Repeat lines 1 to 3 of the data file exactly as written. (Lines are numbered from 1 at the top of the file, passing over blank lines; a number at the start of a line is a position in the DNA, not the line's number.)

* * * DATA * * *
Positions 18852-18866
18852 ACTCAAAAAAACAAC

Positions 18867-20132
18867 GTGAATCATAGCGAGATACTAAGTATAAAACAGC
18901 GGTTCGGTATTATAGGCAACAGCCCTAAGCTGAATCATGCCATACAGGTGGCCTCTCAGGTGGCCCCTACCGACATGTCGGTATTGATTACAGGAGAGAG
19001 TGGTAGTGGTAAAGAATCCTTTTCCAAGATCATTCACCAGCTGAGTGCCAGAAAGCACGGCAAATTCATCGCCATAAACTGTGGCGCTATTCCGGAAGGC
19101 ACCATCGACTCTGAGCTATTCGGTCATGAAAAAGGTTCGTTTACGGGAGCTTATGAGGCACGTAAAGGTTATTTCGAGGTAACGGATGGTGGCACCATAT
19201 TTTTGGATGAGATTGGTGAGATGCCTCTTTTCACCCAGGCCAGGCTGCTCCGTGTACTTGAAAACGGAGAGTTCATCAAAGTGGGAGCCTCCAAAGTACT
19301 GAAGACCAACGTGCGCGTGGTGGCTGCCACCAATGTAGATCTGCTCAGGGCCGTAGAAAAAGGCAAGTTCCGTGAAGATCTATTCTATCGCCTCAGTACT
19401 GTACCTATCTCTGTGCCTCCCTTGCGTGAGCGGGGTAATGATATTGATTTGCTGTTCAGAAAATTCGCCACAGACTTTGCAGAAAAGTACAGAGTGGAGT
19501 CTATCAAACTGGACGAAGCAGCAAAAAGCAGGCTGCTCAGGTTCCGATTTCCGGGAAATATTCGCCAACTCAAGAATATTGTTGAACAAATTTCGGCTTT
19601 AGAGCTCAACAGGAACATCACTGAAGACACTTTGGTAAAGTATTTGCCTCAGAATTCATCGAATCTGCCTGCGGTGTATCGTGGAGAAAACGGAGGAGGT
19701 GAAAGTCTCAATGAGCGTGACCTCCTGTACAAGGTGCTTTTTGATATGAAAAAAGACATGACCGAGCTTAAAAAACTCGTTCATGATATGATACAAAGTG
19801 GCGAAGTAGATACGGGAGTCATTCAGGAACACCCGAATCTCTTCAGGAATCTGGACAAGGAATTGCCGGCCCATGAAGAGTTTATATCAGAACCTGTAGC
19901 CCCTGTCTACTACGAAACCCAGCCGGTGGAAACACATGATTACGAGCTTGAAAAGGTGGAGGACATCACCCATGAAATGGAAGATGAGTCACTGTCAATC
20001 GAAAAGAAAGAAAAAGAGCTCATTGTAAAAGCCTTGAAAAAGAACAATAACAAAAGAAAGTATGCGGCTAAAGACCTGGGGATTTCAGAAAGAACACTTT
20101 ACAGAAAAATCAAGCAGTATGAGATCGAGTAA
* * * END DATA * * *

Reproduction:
Positions 18852-18866
18852 ACTCAAAAAAACAAC

Positions 18867-20132